The future could seem dim if you looked only to the attendance of 18-30-year-olds at the annual National Storytelling Conferences. I could count using two hands--with fingers to spare--the number of 18-30-year-olds at the 2007 National Storytelling Conference.
Often people ask how to attract more young people to the art.
Four Ways to Positively Connect with 18-30-year-old Tellers:
1. Attend events where an 18-30-year-old would go
2. Allow leadership to be equally shared and/or given
3. Offer friendship that is genuine rather than assigned
4. Wait for the 18-30-year-old to initiate mentorship
Attend events where an 18-30-year-old would go
If the desire is to have more 18-30-year-olds at storytelling events, then people must be willing to go to where this age group roams. You do not have to appear as a stalker. When you go to their events, then be quick to introduce yourself. Feel free to share why you are there such as, "I have never gone to a slam before" or "I heard this would be a good place to find 18-30-year-old storytellers/artists." Being the quiet observer is also fine.
Some suggested places:
1. Poetry/Story Slams (see previous blog for more details)
2. Comedy Clubs
3. Coffeehouses with Open Mikes
4. Campus Events sponsored and/or led by Students
5. Fringe Festivals
The Internet is a wonder tool in that you can go to a search engine such as Google and type in key phrases like "poetry slam + (state where you live)" and receive a schedule of events. Comedy clubs are found anywhere though they tend to be nearby college towns. If possible, go to the Student Centers at universities and ask where the students like to hang out on and off campus.
You may discover that their events clash with what you deem "quality entertainment". Withhold your judgments. Instead, ponder on why certain themes or motifs repeat. For example, you may find a lot of poems at a poetry slam based on peace and/or the angst towards war. Some pieces may reflect current events such as the high suicide rate among college students or the struggles of mental illnesses and disabilities. Though some swear words may be inevitable, are you able to wade through the vocabulary and discover the speaker's beliefs and values towards the subject?
Allow leadership to be equally shared and/or given
Sharing leadership is one way to demonstrate trust. This provides a way for the leadership torch to be passed voluntarily. Otherwise, the torch may be grudgingly given as people pass on and there would be little experience for the young adult teller to lead successfully.
While extending the opportunity to serve, young adults discover that the storytelling community is willing to embrace newfangled ideas. Though certain traditions are vital to be untouched, the young adults could learn early of the proper balance for the American Storytelling Movement.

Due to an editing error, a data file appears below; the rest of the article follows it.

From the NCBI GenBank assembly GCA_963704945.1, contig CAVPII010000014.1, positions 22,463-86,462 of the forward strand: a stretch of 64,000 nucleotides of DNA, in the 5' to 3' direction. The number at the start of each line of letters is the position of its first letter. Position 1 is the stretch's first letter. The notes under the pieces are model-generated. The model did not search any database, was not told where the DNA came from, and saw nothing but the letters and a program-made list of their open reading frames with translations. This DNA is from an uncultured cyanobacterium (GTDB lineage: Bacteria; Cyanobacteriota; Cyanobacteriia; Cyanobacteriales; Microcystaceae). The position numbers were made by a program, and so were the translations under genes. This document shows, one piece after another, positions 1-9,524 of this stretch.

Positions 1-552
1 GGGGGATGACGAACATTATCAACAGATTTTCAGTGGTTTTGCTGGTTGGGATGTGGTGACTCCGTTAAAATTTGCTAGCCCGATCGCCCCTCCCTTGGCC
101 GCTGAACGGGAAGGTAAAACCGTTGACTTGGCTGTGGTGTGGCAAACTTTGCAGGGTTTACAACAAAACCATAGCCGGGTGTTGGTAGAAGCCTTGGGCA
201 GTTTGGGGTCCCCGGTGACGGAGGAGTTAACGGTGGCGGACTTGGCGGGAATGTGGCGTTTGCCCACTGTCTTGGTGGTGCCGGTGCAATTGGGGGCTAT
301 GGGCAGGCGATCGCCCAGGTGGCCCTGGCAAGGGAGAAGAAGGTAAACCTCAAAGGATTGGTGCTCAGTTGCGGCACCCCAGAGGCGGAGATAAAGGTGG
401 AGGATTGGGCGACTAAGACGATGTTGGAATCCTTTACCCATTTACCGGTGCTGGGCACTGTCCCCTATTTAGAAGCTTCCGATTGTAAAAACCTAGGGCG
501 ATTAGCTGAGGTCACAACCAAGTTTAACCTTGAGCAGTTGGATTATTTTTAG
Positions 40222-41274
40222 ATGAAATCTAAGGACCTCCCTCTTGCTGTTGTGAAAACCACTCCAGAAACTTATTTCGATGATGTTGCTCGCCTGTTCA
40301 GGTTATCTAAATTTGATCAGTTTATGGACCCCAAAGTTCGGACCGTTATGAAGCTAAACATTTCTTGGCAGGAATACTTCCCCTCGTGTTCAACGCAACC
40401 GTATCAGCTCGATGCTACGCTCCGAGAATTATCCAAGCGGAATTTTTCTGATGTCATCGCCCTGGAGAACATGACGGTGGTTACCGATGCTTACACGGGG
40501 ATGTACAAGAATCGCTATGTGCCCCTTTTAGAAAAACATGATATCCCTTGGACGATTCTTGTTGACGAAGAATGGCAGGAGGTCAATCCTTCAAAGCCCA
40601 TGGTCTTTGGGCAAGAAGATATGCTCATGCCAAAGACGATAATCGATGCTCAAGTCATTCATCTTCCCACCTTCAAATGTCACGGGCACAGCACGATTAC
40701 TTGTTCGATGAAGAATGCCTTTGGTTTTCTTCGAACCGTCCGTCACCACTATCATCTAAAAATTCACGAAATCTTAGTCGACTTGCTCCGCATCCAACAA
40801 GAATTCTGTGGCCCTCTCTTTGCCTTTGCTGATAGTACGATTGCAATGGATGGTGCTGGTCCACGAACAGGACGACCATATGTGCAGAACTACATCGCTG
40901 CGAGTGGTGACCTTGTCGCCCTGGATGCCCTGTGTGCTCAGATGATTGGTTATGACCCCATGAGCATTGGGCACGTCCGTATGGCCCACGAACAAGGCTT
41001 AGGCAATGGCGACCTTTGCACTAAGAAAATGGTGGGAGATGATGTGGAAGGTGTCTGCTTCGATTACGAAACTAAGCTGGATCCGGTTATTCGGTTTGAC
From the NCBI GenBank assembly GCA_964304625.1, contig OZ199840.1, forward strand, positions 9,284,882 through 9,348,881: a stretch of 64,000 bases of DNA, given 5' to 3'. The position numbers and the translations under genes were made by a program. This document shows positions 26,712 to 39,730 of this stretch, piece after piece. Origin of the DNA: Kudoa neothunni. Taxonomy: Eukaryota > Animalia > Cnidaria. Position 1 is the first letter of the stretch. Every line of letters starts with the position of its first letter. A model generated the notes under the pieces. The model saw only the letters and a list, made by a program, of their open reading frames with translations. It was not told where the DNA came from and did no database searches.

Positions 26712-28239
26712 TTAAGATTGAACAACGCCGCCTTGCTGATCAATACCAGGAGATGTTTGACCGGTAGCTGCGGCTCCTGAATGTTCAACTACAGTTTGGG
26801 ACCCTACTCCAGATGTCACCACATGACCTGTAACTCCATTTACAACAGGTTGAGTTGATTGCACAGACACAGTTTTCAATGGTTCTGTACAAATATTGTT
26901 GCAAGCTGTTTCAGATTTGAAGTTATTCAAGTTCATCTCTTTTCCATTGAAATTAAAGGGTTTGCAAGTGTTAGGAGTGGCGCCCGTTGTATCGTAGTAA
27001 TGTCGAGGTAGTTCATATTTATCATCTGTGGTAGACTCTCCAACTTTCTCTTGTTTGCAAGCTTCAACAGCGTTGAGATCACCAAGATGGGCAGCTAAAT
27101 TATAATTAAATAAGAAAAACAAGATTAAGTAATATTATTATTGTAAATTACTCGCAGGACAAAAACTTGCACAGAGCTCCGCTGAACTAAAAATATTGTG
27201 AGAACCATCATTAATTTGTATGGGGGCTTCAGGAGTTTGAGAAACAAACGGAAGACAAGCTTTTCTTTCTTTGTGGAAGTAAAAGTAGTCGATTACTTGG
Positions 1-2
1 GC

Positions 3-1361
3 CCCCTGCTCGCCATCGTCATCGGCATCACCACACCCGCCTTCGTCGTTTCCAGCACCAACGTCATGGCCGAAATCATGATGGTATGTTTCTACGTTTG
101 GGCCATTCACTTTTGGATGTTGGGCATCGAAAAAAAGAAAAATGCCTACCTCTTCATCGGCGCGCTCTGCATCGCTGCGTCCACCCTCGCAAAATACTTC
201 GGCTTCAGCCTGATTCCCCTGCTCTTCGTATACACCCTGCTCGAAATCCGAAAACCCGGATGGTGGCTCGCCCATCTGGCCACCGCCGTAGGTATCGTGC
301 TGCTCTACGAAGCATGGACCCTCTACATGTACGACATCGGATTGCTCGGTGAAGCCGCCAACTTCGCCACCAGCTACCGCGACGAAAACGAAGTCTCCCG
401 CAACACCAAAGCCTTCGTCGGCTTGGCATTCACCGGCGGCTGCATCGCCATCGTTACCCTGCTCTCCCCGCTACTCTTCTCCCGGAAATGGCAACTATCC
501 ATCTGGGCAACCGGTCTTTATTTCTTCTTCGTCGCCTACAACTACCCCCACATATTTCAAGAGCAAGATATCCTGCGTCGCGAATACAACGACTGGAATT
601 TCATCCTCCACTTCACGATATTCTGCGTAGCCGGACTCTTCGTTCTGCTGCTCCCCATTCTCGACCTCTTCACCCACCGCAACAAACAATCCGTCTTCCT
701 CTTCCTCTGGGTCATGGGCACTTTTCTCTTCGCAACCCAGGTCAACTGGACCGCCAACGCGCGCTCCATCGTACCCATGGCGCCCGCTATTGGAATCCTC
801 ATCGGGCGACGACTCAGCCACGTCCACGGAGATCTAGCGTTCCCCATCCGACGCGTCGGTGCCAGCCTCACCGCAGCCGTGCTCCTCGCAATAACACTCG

Offer friendship that is genuine rather than assigned
Heads seem to swing quickly in my direction as I am a young teller amongst an ever-graying crowd of storytellers. As I talk with some people, I often wonder if their interest is only triggered by my age. What responses, if any, would I have received if I was 30 to 40 years older?
As the storytelling community is a kind and supportive one, I may simply be experiencing the same hands of friendship that any other teller would receive.
Before you approach a young adult teller, ask yourself these questions--
1. What assumptions do I have about this young adult teller? Would the young adult teller appreciate these assumptions if expressed?
2. How does my body language and voice inflections show respect for the young adult teller? For example, do I fold my arms as if to protect myself from what this teller may say? Do I use my "parent" voice when speaking with them?
3. What results do I expect in return for extending friendship to this teller? Would the young adult teller be offended by my intentions?
Wait for 18-30-year-old to initiate mentorship
There is a temptation to see an 18-30-year-old perform and then to offer to be a mentor. The young adult may not be at the stage to ask for help. In fact, age is misleading. After learning more about the 18-30-year-old, you may discover that you should be mentored by them.
One area that young adults could assist older tellers is in the technological field. They have grown up with tools such as websites, blogs, and podcasts, that could launch an older teller's career.
Plus, the young adult could have been telling stories longer than the older teller, especially if the young adult started the storytelling path while in elementary school.
Once mentorship is agreed between both parties, here are some tips--
A mentor does not have to be someone you know well. In fact, a mentor does not have to be someone you know at all. It could be a risk meeting a new person for a mentor, though, from taking risks, you could be highly rewarded.
Take the time to learn of each others’ interests and the trust will be built that will make for productive coaching sessions.
Though structure and goals are nice for the sessions, be open to go down unknown paths. As a story often has a life of its own, a coaching session also have a life of its own.
I would hope that any coaching or mentoring would lead to a strong and lasting relationship. Keep each other updated as to progress with stories.
Record the coaching sessions for future reference. For the mentoree, the recording makes it possible to progress on the story. For the mentor, the recording makes it possible to progress on the skills as a friend and guide.
Above all, have fun and be ready for amazing adventures.Perhaps one day it will be said, "Generation gap? Nah--we are in good hands."
Until we tell again,
Co-Chair of Youth, Educators, and Storytellers Alliance